• Eyes closed, ears folded over – kitten is 1 – 14 days old
  • Eyes are open, kitten moves around but is wobbly – 2 – 3 weeks old
  • Eyes are open, ears up, can walk around – 3 – 4 weeks old
  • Running around and is difficult or impossible to catch – 4 – 8 weeks old or older.
  • 1 – 3 weeks old – will need to be bottle fed.
  • 3 weeks and older – can be offered soft food, but may need to be bottle-fed.

If you find that the kitten is cold, warm her very slowly and gently by holding her against your bare skin. This will allow her to absorb your body heat. Being cold is very dangerous to kittens. Do not submerge her in warm water or use any method that would heat her too quickly.Wrapping her in a blanket or towel is not sufficient. She must get her heat from your body. Do not try to feed a cold kitten. Wait until her body temperature is at least 90 degrees.

Make a kitten box and put a heating pad in the box and also leave some area not covered by the pad so that the kitten could crawl toward the heating pad when she needs to. If they do not have an area away from the pad, they could become dehydrated and die. Turn the heating pad on low and cover it with a towel. Never put the kitten directly on the heating pad. Place the box in a clean, dry area.

Here are some supplies that you’ll need for a neonatal kitten:

  • Heating pad
  • Kitten Milk formula or replacement
  • Hot water bottle (must be wrapped in towel)
  • Feeding bottle and several nipples
  • Eye dropper or syringe (without needle)
  • Several bath towels for bedding and cleaning kittens
  • Scale for weighing kittens (optional)
  • Rectal thermometer (kittens normal temperature is between 100 and 102 degrees Fahrenheit)
  • Have Emergency Vet Clinic number handy.(Ask if they have experience with orphaned kittens)

To feed the kitten, never give them cows milk. They should be fed kitten milk formula found at most pet stores. Warm the formula in a nursing bottle or medicine dropper by sub merging it in hot water. Test the formula as you would do for a child by pouring it onto your wrist. Place the kitten on her stomach at a 45 degree angle.  Let her drink until she turns her head. Do not hold the kittens head back. Avoid getting air in her stomach by holding the bottle at an angle.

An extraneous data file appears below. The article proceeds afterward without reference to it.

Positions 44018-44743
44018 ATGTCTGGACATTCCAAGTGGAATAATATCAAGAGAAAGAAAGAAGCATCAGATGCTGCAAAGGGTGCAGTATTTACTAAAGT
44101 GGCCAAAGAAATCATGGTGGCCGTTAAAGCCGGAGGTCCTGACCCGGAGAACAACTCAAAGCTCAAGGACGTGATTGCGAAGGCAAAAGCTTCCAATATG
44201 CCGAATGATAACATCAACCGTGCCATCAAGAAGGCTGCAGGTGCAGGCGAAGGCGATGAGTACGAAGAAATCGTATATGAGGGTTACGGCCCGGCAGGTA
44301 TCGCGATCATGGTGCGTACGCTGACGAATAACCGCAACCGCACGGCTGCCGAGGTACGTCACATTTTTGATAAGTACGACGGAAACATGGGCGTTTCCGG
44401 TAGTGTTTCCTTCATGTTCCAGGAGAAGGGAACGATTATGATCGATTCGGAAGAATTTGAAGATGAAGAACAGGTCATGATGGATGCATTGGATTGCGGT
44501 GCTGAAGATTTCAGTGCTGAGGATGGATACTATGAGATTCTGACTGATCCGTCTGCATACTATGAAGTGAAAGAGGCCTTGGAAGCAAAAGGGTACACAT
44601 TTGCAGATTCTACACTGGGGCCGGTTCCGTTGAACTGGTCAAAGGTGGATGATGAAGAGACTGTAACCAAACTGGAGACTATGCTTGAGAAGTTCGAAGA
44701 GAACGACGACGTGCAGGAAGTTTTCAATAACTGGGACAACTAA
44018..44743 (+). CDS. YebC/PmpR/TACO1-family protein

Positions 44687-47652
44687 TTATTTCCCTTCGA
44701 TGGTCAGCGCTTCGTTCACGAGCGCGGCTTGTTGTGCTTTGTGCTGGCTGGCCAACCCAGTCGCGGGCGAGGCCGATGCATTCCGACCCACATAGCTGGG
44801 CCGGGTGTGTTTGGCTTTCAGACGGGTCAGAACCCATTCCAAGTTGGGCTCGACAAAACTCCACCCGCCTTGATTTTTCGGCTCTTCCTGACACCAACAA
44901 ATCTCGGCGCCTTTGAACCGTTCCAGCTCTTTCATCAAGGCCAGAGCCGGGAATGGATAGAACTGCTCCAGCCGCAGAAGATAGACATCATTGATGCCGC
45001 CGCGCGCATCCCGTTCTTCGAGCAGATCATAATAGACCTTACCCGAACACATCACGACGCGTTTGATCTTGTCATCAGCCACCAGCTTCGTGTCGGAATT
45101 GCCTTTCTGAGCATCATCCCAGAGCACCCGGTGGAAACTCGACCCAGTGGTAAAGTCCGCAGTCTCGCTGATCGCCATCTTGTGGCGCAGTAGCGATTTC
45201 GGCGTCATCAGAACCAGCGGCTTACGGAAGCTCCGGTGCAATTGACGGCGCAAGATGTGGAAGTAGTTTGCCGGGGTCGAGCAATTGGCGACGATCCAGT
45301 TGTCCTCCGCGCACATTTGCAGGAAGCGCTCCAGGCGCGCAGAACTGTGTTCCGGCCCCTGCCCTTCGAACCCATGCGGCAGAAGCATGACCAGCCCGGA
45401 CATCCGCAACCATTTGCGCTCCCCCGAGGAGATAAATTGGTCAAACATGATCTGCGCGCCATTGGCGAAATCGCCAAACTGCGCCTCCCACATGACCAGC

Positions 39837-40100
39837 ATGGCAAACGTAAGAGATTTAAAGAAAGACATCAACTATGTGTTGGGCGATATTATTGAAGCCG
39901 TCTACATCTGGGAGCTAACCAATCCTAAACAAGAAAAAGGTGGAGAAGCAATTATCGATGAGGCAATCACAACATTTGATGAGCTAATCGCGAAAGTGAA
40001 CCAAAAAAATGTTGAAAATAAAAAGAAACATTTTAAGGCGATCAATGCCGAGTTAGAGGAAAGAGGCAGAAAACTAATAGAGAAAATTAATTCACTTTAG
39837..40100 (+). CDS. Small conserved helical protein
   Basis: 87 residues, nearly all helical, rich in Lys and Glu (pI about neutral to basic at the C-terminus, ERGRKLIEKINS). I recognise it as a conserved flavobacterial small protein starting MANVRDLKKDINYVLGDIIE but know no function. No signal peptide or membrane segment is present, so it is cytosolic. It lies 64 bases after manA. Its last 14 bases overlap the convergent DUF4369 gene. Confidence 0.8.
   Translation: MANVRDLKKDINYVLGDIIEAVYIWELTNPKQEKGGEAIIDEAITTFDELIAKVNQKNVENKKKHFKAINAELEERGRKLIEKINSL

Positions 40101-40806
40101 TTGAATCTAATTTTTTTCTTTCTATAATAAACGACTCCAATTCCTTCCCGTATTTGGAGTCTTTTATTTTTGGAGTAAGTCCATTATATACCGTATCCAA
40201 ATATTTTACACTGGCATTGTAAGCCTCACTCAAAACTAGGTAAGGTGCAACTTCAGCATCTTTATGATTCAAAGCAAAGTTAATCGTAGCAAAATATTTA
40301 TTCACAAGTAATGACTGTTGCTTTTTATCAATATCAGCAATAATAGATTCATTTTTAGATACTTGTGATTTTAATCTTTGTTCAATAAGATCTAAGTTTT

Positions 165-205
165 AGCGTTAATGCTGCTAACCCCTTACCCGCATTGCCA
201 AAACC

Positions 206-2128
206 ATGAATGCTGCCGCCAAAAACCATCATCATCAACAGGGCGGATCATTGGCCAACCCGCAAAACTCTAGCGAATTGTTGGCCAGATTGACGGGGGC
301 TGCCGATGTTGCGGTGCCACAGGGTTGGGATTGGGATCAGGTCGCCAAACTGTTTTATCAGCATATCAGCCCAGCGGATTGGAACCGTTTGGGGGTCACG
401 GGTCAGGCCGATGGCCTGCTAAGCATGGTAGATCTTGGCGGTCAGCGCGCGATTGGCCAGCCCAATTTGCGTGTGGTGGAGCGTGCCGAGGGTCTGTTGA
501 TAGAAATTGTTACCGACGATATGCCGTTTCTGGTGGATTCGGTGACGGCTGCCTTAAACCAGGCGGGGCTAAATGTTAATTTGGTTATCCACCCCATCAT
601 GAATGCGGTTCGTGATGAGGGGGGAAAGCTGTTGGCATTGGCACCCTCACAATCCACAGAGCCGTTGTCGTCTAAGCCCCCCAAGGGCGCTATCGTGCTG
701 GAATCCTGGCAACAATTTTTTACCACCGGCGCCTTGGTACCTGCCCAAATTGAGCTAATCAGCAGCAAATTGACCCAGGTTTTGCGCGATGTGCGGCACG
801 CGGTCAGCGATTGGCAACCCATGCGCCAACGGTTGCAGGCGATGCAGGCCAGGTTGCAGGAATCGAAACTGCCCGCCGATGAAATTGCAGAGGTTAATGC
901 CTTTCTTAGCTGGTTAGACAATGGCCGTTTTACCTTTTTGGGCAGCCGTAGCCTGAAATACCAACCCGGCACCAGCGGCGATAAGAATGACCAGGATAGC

Important – after the kitten is finished eating ,you’ll need to stimulate her in order for her to eliminate. Kittens digestive systems are not that developed at this age. Get a lukewarm towel and or wash cloth and gently massage her anal area with a small, circular or back and forth motion. This needs to be done until the kitten is at least three weeks old.

Follow the feeding schedule below:

    Age in Weeks/Feedings per day

  • 1 week old – needs 6 feedings per day
  • 2 weeks old – needs 6 feedings per day
  • 3 weeks old – needs 4 feedings per day
  • 4 weeks old – needs 3 feedings per day

Never over feed the kitten.

Later on you’ll need a litter pan and other cat accessories but make sure that you’ve gotten through this initial period first. Much of this information was provided by Home at Last animal rescue.

Adopting a stray cat or dog

Tuesday, April 12, 2011
posted by Jim Murphy